strongly urges Americans to consult with their medical
insurance companies prior to traveling abroad to confirm
whether their policy applies overseas and if it will cover
emergency expenses such as a medical evacuation. U.S.
medical insurance plans seldom cover health costs incurred
outside the United States unless supplemental coverage is
purchased. Further, U.S. Medicare and Medicaid programs do
not provide payment for medical services outside the United
States. However, many travel agents and private companies
offer insurance plans that will cover health care expenses
incurred overseas, including emergency services such as
medical evacuations.

17. When making a decision regarding health insurance,
Americans should consider that many foreign doctors and
hospitals require payment in cash prior to providing service
and that a medical evacuation to the United States may cost
well in excess of $50,000. Uninsured travelers who require
medical care overseas often face extreme difficulties,
whereas travelers who have purchased overseas medical
insurance have found it to be life saving when a medical
emergency has occurred. When consulting with your insurer
prior to your trip, please ascertain whether payment will be
made to the overseas healthcare provider or if you will be
reimbursed later for expenses that you incur. Some insurance
policies also include coverage for psychiatric treatment and
for disposition of remains in the event of death.

18. Useful information on medical emergencies abroad,
including overseas insurance programs, is provided in the
Department of State's Bureau of Consular Affairs brochure,
"Medical Information for Americans Traveling Abroad,"
available via the Bureau of Consular Affairs home page or
auto fax (202) 647-3000.

19. OTHER HEALTH INFORMATION: Information on vaccinations
and other health precautions, such as safe food and water
precautions and insect-bite protection, may be obtained from
the Centers for Disease Control and Prevention's hotline for
international travelers at 1-877-FYI-TRIP (1-877-394-8747);
fax 1-888-CDC-FAXX (1-888-232-3299), or via the CDC's
Internet site at For information
about outbreaks of infectious diseases abroad consult the
World Health Organization's website at Further health information for
travelers is available at

country, U.S. citizens may encounter road conditions that
differ significantly from those in the United States. The
information below concerning Spain and Andorra is provided
for general reference only, and it may not be totally
accurate in a particular location or circumstance.
Safety of Public Transportation: Good
Urban Road Conditions/Maintenance: Excellent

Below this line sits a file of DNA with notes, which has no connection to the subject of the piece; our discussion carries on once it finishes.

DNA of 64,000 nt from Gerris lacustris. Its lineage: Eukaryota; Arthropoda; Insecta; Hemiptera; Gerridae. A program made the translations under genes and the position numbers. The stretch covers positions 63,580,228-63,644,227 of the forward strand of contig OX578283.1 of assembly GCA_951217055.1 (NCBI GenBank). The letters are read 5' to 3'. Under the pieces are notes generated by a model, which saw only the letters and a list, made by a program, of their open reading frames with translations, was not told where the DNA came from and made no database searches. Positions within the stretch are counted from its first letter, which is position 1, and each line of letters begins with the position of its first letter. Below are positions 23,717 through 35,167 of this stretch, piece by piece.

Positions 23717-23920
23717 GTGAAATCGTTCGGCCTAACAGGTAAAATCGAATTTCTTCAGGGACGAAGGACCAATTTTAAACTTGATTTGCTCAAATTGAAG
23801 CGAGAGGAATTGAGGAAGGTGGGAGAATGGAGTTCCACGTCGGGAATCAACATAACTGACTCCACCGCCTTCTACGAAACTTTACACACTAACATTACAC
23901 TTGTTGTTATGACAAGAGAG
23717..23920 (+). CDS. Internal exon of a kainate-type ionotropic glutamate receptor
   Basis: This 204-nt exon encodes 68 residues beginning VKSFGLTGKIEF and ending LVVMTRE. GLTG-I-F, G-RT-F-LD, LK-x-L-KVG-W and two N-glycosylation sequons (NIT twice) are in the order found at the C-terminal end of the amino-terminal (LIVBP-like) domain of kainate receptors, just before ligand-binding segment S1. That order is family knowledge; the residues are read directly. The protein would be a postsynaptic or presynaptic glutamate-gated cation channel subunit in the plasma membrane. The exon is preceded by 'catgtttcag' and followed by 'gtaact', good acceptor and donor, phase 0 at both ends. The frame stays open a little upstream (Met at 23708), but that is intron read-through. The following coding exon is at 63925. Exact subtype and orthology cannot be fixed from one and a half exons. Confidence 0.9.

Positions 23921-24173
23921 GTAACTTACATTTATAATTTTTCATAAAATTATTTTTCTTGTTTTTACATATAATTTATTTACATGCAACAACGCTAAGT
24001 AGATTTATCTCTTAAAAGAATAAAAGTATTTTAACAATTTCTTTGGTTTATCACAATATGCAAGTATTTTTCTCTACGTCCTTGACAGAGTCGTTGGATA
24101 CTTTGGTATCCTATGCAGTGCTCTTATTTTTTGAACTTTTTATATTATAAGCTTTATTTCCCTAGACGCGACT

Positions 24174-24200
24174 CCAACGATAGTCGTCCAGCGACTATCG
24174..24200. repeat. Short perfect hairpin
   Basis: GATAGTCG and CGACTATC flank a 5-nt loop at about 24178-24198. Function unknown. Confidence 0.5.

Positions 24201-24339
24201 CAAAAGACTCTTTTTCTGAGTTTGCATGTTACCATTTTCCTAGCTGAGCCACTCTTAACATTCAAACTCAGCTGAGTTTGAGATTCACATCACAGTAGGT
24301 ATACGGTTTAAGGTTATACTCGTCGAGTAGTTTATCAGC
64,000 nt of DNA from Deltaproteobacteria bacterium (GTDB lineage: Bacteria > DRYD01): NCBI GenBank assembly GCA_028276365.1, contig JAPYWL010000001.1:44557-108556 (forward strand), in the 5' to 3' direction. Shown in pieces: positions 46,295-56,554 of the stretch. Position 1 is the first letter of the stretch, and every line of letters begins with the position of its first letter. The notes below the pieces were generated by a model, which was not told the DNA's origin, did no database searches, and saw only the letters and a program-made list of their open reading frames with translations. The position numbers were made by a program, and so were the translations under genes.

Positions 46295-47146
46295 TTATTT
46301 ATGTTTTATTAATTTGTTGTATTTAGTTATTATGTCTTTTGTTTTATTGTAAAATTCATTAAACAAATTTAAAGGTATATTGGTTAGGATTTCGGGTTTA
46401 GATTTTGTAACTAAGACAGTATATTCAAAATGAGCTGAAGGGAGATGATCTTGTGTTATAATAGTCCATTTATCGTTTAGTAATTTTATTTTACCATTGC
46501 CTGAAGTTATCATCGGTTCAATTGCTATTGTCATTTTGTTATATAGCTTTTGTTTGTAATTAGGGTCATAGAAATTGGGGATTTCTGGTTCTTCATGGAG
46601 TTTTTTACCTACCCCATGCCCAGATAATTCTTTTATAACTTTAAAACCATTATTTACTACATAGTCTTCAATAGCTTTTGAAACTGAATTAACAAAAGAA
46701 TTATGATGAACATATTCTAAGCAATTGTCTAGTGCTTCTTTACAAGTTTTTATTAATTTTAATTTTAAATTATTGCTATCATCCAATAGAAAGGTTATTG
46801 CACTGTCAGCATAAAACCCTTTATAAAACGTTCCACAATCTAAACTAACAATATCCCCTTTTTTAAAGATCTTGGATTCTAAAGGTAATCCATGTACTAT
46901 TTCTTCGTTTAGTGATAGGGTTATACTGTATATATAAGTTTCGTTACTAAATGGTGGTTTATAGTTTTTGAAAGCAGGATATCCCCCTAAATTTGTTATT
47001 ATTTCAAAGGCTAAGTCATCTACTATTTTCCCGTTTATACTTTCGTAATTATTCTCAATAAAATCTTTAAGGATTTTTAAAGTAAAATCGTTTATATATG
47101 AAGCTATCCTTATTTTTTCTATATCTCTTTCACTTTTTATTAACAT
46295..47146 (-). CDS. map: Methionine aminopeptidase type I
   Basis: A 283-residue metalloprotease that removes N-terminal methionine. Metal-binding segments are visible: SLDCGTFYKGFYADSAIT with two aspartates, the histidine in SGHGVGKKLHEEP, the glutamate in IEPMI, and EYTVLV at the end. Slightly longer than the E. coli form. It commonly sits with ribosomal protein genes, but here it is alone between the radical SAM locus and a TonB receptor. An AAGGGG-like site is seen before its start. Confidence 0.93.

Rural Road Conditions/Maintenance: Good
Availability of Roadside Assistance: Good

21. Traffic in Madrid and Barcelona is faster-paced than in
U.S. cities and can be unnerving due to unfamiliar signs or
motorbikes weaving between traffic lanes. Drivers should
always obey the closest traffic light, as there are separate
pedestrian lights in the city. Drivers should be alert when
driving at night in urban areas, due to the possibility of
encountering drivers or pedestrians under the influence of
alcohol. Night driving in isolated rural areas can be
dangerous, because of farm animals and poorly marked roads.
Rural traffic is generally heavier in July and August as
well as during the Christmas and Easter seasons. New traffic
regulations went into effect in Spain as of January 30,
2004. of particular note is the prohibition on the the use
of a mobile phone without a hands-free device while driving
a car. There is a fine of approximately 150 euros for
violation of this regulation and loss of driving privileges.
Pedestrians should use designated crossing areas when
crossing streets and obey traffic lights.

22. Public transportation in large cities is generally
excellent. All major cities have metered taxis, and extra
charges must be posted in the vehicle. Travelers are advised
to use clearly identified cabs only and to ensure that taxi
drivers always switch on the meter. A green light on the
roof indicates that the taxi is available. Rail service is
comfortable and reliable, but varies in quality and speed.
Intercity buses are usually comfortable and inexpensive.

23. For additional general information about road safety,
including links to foreign government sites, please see the
Department of State Bureau of Consular Affairs home page at For specific
information concerning Spanish driving permits, vehicle
inspection, road tax and mandatory insurance, please contact
the Spanish National Tourist Organization offices in New
York via the Internet at For information
about driving in Andorra refer to the Andorran website at

Security Administration (TSA) has assessed the Government of
Spain's Civil Aviation Authority as Category A -- in